He's relying on you to make the best choices for his health.

He’s relying on you to make the best choices for his health.

Is your food killing you? Is your pet’s food harming his/her health?

These are bold questions for sure, but they are important to consider in this day and age where industrialization and mass consumerism have led to automated processes in the food industry that result in lower quality products and heavily modified produce.

How are these changes affecting you or your pets?

Protein is Protein, right?

Wrong!

Conventional veterinary medicine does not consider the quality of food used in diets.

As long as the diet fulfills AAFCO’s (the pet food regulatory agency) minimum requirements for calories, protein, fat, and vitamins, it doesn’t seem to matter whether the protein comes from ground up animal skin, feathers, hooves, or urea. The prevailing attitude seems to be “protein is protein.” Check out this article for more information on AAFCO’s standards. 

Unfortunately, this philosophy perpetuated by commercial animal feed companies is not healthy.

As I’ve said before, the quality of the food you feed is very important, and there’s a vast difference between a healthy cut of chuck roast and a mash-up of feathers, hooves, and other by-products in terms of nutritional value.

Depending upon a pet’s susceptibility, genetics, and age, heavily processed foods and lower quality ingredients containing heavy metals (arsenic), pesticides, antibiotics, and contaminants (i.e. melamine) contribute to many diseases such as skin problems, allergies, cancer, auto-immune diseases kidney failure, and premature aging.

The New Study of Food and Its Effects

As research continues in the study of foods, we have discovered that the typical American diet is currently responsible for and directly linked to the 5 major causes of death in people:

  1. Heart disease
  2. Obesity
  3. Diabetes
  4. Kidney failure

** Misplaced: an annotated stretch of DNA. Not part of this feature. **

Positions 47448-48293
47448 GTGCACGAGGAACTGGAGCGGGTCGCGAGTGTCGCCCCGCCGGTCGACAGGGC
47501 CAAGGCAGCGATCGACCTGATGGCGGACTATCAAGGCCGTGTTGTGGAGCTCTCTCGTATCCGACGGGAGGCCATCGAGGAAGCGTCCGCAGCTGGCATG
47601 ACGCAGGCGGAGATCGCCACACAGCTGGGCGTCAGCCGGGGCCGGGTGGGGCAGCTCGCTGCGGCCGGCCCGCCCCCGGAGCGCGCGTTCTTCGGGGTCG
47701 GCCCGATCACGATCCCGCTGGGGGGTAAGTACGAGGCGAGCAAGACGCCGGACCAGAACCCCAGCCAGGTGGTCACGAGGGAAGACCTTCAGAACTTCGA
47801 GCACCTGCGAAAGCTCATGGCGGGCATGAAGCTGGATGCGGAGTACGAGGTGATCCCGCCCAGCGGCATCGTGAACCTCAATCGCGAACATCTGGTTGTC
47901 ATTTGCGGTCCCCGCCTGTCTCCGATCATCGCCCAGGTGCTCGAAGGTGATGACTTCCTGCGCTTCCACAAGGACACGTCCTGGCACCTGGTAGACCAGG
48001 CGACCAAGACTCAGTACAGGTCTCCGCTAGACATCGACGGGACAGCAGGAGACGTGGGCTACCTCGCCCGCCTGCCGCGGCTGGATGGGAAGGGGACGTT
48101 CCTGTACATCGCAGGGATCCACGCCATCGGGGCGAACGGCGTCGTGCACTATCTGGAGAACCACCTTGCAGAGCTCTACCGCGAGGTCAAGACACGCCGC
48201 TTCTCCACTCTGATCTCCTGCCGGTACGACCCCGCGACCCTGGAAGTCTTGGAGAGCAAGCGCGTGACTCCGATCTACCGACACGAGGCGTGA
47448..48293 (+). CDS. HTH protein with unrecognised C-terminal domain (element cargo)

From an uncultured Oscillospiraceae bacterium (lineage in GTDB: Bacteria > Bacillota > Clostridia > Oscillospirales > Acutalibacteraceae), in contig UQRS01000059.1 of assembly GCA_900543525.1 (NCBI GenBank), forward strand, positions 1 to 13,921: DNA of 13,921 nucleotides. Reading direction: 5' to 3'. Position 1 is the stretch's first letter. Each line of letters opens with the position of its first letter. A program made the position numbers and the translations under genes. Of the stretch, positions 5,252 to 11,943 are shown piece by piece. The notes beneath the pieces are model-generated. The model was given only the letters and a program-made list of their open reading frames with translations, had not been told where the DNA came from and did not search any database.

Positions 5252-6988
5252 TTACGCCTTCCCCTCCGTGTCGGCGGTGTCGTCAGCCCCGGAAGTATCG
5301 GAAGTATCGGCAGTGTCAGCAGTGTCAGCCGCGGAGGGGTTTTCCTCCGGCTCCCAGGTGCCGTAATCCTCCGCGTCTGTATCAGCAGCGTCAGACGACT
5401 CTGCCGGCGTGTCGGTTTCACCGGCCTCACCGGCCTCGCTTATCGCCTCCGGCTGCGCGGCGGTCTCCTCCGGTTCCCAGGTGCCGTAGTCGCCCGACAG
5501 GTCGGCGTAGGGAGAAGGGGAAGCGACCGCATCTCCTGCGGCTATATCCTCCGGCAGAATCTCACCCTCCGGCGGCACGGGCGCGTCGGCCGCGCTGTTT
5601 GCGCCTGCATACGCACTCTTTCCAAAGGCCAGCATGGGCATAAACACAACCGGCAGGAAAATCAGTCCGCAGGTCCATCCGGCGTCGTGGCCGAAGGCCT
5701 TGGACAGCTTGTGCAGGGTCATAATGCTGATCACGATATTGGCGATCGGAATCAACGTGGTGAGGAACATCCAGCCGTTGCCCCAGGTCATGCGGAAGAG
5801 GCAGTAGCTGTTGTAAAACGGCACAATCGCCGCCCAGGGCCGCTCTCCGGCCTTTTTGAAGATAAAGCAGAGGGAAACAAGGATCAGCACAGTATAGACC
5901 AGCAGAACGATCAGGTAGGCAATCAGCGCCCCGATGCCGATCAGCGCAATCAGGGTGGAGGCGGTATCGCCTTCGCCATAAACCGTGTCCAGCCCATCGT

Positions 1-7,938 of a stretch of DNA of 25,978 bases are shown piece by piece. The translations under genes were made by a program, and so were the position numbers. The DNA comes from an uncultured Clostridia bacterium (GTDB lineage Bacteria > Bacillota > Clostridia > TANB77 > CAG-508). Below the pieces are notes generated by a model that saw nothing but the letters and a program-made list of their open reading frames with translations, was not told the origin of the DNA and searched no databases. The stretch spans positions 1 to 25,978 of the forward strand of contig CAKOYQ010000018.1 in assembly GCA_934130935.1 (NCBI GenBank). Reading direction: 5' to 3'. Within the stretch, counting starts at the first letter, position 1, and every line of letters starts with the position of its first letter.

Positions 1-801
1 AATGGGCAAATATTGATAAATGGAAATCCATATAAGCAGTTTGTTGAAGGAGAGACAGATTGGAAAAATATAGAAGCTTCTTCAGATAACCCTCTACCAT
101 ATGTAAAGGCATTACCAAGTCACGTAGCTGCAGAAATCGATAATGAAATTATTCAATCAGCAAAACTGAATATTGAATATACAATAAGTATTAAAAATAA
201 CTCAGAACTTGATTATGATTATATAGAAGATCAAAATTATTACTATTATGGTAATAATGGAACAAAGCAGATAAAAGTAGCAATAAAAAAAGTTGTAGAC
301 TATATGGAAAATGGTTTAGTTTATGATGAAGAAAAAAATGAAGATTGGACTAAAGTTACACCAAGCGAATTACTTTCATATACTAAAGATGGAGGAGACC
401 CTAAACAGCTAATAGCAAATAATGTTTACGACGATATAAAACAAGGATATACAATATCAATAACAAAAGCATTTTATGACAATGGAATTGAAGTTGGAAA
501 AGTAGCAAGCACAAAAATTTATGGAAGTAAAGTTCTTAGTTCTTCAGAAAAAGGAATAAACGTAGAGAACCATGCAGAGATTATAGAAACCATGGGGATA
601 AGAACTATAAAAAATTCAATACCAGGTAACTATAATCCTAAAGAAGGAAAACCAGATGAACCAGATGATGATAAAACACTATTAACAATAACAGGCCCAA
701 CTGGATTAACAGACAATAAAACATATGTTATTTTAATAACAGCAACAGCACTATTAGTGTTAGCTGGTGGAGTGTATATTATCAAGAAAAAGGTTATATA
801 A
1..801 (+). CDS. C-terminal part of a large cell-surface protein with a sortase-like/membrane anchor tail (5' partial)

5. Cancer

Because of this, a new field of study called nutrigenomics has emerged to specifically identify and observe how food (and drugs and chemicals) affects our DNA, the changes of which create diseases in the body.

World renowned veterinarian Dr. Jean Dodds is a leading expert on nutrigenomics in pets, and the importance of feeding “pure unadulterated foods.” 

Nutrigenomics is an emerging science that studies the molecular relationships between nutrition and the response of our genes, to determine how even subtle genetic changes can affect human and animal health. An important aim of nutrigenomics involves identifying the markers of early phases of diet related diseases. -Dr. Jean Dodds

The Trouble With GMO

Recent research has discovered that what you eat can change your DNA, which is one of the reasons why genetically modified foods may be harmful to eat.

Different diets elicit different patterns of gene and protein expression and metabolite production. – Dr. Jean Dodds

This is true even for your pets, so it’s important to be aware of the quality of the ingredients within your pet’s food.


Here’s a little known fact:

Almost 70 percent of the typical food products purchased in grocery stores are genetically modified. I suggest avoiding soy, wheat, beet sugar, sugar cane, corn, tomatoes, potatoes, zucchini, yellow squash, rice, pineapple, salmon, and cacao, unless they are certified organic.

And many of these modified products are used in heavily processed foods like popcorn, canola oil, cotton seed oil, soy sauce, frozen pizzas, frozen dinners, dry cereals, baby formulas, canned soups, cookies, aspartame sweeteners, and ice cream. Yikes!

Look for a label like this, or similar, on any processed foods you buy.

Look for a label like this, or similar, on any processed foods you buy.

Long term effects of genetically modified foods will be unknown for a while, but so far, there are reports of an increase in the amount of allergies, skin problems, diarrhea (colitis), sterility, and even death in animals.

The scary part of this story is that damaged genes can be passed on to offspring for at least 3 generations.

Of course, commercial pet foods not certified “organic” will have many of these same ingredients in the form of flours (to make the biscuits and dry food), sugars, fillers and other ingredients.

Although some dogs and cats will be “fine” eating these foods for awhile, optimal health will never be achieved.

Doing fine, and thriving are two vastly different things – don’t you deserve to thrive? Doesn’t your pet deserve the same?

Making Your Own Food Is Always the Healthier Option

How can I be so bold to state this?

Because I’ve seen the results of dietary changes from a low-quality commercial diet to a diet comprised of fresh ingredients!

I’ve noticed that clients who feed their pets home cooked meals have healthier animals that don’t seem to be affected by allergies, cancers, and other typical ailments brought on by poor quality diets.

After 40 years of feeding dogs and cats, and studying conventional and Traditional Eastern Medicine theories of nutrition, I’m convinced this is the better paradigm from which to approach the subject: “What is the best food to feed my pets?”

It’s Your Choice

Here’s the bottom line:

“Bad food choices can make your pets sick or lazy, give them cancer, or make them crazy, so feed wisely.”

We’ll continue this discussion next week. In the meantime, I want to hear from you! What’s your thoughts on genetically modified foods?

 

Photo via vmabney